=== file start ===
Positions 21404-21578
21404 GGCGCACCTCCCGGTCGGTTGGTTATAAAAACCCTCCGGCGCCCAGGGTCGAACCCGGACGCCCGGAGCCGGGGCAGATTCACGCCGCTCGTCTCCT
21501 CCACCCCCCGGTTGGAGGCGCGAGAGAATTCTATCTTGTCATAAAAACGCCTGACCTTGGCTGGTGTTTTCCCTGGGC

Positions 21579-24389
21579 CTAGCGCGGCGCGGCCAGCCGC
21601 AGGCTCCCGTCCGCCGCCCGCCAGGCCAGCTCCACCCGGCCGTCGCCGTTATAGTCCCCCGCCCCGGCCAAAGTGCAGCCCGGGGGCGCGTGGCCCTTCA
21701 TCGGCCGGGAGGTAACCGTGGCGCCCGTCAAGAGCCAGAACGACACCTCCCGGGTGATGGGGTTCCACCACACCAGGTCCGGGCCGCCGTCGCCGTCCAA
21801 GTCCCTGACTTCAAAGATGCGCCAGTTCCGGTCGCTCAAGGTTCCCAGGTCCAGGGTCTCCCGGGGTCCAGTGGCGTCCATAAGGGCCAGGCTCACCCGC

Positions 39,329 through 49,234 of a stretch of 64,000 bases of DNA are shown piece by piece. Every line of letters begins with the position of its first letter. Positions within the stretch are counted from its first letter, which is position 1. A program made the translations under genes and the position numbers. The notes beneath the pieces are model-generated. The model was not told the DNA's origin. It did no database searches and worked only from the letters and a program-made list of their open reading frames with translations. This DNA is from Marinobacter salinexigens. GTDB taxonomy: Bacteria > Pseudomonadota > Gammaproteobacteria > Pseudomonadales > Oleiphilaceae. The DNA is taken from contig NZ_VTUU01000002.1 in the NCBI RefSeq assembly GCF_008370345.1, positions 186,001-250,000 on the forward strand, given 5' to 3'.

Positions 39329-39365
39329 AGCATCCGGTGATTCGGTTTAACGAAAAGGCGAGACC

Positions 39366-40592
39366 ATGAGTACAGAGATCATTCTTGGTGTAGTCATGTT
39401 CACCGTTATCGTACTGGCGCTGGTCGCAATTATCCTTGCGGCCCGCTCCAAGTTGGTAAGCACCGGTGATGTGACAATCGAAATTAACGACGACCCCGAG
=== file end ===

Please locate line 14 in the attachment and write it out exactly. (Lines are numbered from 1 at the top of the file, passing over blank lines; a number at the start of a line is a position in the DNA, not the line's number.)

39401 CACCGTTATCGTACTGGCGCTGGTCGCAATTATCCTTGCGGCCCGCTCCAAGTTGGTAAGCACCGGTGATGTGACAATCGAAATTAACGACGACCCCGAG